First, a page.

The plan for Greece – both its harsh form demanded by private lenders and the EU’s less harsh substitute loan – have one goal: reduce the risk of Greek default. They do not want default hanging dangerously over Europe and spreading from Greece. Imposing austerity on Greece aims to remove the risk of defaults renewing crisis as lenders collapse again.
Greek workers are fighting back against an austerity aimed with mounting general strikes. While initially defensive, such actions might evolve into more basic challenges of capitalism itself.
(IS): What should we expect of the G-20 meetings in Toronto which have, as one of the important topics in agenda. the restructuring of the world financial system? Will we see something similar to the Bretton Woods Agreement in terms of the dominant role of the US in such proceedings?
(RW): In Toronto, capitalism’s leaders rediscovered Marx’s insight that capitalism is caught in a contradiction: capitalists constantly aim to lower the wages only to discover that workers can then not buy what capitalists need to sell. Thus Obama worried that austerity would reduce what workers and governments buy. Would that not hurt rather that help efforts to emerge from recession? Europe’s leaders simply repeated the “need” to impose austerity given what horrors defaults might unleash. Europeans, Americans, Japan, the BRIC – all experience the uneven global capitalist crisis differently. Each seeks to emerge from it in better shape than the others. The relative decline of the US excites many other capitalist countries even as they fear being destroyed by it.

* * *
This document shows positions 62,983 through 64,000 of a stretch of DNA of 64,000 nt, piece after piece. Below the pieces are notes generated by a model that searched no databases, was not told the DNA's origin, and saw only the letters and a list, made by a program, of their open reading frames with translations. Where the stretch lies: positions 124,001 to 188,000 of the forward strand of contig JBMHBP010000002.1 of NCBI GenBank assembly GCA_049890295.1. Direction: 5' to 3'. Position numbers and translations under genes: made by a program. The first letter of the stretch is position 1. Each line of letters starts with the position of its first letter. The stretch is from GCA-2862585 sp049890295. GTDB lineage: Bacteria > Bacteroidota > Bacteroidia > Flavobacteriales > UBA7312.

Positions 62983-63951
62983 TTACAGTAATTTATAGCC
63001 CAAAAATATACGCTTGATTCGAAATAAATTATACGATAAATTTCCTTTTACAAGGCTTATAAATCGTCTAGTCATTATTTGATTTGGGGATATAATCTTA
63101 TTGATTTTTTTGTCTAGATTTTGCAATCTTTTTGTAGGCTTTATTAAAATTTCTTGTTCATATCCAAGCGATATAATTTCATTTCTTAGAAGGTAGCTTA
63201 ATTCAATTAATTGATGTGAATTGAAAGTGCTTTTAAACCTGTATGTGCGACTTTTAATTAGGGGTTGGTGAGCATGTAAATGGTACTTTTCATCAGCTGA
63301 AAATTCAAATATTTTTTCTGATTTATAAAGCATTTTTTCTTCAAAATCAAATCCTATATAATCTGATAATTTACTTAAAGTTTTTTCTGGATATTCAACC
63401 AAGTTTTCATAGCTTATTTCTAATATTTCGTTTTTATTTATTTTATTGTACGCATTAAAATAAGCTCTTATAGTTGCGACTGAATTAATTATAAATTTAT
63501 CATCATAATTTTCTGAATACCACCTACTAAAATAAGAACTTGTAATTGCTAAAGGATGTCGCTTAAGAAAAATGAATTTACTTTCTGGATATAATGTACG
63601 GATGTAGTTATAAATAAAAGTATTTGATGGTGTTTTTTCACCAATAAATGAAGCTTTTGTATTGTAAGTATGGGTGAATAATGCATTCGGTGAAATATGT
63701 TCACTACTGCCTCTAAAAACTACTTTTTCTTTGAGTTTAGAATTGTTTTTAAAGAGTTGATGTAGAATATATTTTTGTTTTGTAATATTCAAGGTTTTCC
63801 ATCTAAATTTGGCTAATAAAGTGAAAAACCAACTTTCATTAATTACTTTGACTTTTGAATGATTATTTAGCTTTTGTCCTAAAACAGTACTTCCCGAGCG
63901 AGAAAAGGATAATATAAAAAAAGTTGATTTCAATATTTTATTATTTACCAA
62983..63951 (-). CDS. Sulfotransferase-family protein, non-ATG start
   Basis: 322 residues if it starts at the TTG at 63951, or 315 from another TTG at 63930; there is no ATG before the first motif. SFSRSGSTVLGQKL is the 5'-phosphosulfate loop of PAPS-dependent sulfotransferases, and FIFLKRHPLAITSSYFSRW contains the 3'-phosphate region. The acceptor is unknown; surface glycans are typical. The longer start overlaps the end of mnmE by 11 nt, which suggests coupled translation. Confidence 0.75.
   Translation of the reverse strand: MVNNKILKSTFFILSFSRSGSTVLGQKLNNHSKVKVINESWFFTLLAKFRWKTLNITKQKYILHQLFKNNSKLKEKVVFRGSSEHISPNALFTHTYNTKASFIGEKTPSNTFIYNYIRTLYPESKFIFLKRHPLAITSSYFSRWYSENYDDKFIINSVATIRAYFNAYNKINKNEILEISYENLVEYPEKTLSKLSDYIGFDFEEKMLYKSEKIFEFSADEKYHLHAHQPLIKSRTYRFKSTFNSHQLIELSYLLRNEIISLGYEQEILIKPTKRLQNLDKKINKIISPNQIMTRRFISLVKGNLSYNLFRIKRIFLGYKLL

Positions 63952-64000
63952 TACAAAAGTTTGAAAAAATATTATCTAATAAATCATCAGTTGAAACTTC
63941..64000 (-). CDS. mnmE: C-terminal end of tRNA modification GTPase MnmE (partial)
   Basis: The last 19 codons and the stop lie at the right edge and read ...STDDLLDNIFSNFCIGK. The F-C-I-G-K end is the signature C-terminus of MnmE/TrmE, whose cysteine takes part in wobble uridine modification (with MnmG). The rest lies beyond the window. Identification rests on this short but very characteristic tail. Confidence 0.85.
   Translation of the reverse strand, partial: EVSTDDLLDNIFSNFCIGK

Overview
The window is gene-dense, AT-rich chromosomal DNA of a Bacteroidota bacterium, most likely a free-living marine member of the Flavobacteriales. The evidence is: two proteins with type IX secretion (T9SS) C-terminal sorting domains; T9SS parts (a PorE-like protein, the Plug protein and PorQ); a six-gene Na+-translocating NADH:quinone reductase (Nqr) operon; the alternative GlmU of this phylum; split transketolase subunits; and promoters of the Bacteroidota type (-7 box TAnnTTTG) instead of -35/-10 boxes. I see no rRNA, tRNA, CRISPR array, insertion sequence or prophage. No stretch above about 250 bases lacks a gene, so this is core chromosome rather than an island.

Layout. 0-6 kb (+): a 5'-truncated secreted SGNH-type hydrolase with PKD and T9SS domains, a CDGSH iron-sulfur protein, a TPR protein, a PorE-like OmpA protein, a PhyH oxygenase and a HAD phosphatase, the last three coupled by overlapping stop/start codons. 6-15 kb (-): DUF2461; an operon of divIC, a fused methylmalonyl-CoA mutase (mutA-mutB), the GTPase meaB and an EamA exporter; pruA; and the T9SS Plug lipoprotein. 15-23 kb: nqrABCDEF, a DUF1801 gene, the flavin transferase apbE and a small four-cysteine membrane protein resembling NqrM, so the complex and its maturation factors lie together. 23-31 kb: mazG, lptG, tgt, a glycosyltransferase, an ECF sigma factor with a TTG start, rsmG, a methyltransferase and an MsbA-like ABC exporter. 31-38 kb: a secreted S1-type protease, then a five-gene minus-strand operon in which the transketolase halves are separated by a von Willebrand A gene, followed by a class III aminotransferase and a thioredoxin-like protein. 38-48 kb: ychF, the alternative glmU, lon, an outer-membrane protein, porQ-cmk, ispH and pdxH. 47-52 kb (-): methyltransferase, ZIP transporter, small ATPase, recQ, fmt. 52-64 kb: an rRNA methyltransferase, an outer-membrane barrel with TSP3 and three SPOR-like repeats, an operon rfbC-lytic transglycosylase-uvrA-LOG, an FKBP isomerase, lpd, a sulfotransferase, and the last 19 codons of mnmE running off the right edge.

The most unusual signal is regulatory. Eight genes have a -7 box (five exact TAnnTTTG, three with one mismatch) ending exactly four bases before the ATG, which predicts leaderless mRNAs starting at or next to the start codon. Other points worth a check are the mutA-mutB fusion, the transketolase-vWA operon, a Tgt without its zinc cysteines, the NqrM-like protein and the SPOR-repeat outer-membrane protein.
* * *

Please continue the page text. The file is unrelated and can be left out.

(IS): What is your take on those that say that China and India will dethrone the US in terms of global hegemony?
(RW): At this point, that is pure speculation provoked by the much more rapid rates of growth of both Asian economies over the last 20 years when compared to that of the US. However, both economies remain much poorer than the US, and more dependent on the US as an export market than the US is dependent on them in any way. The recent economic development of both India and China has been extremely uneven. A relatively small part of those societies has gotten much richer while huge populations - in India even more than in China – remain outside the zones of rapid development. This has been typical for economic development paths of both private capitalism (private shareholders select private corporate boards of directors who employ workers and distribute their surpluses) and state capitalism (state apparatuses select state officials who employ workers and distribute their surpluses). No one can predict how the class struggles inside all three nations will evolve and interact with the complex interdependencies and competitions within and among them. The current global capitalist crisis has impacted them in different ways as each scrambles to minimize the damage and gain advantages vis-à-vis the others.
The long history of capitalism has repeatedly included wars – including world wars of unprecedented savagery – resulting from the internal class and other contradictions and national competitions among nations. Neither China nor India can contest the US hegemony militarily, nor will that change quickly. While US hegemony economically and politically is declining relative to its position in the last half of the 20th century, it is premature to declare whether that decline will continue, what forms that decline would take, how the US might deploy its military and continuing wealth advantages, and how India and China will manage their own internal contradictions and external relations.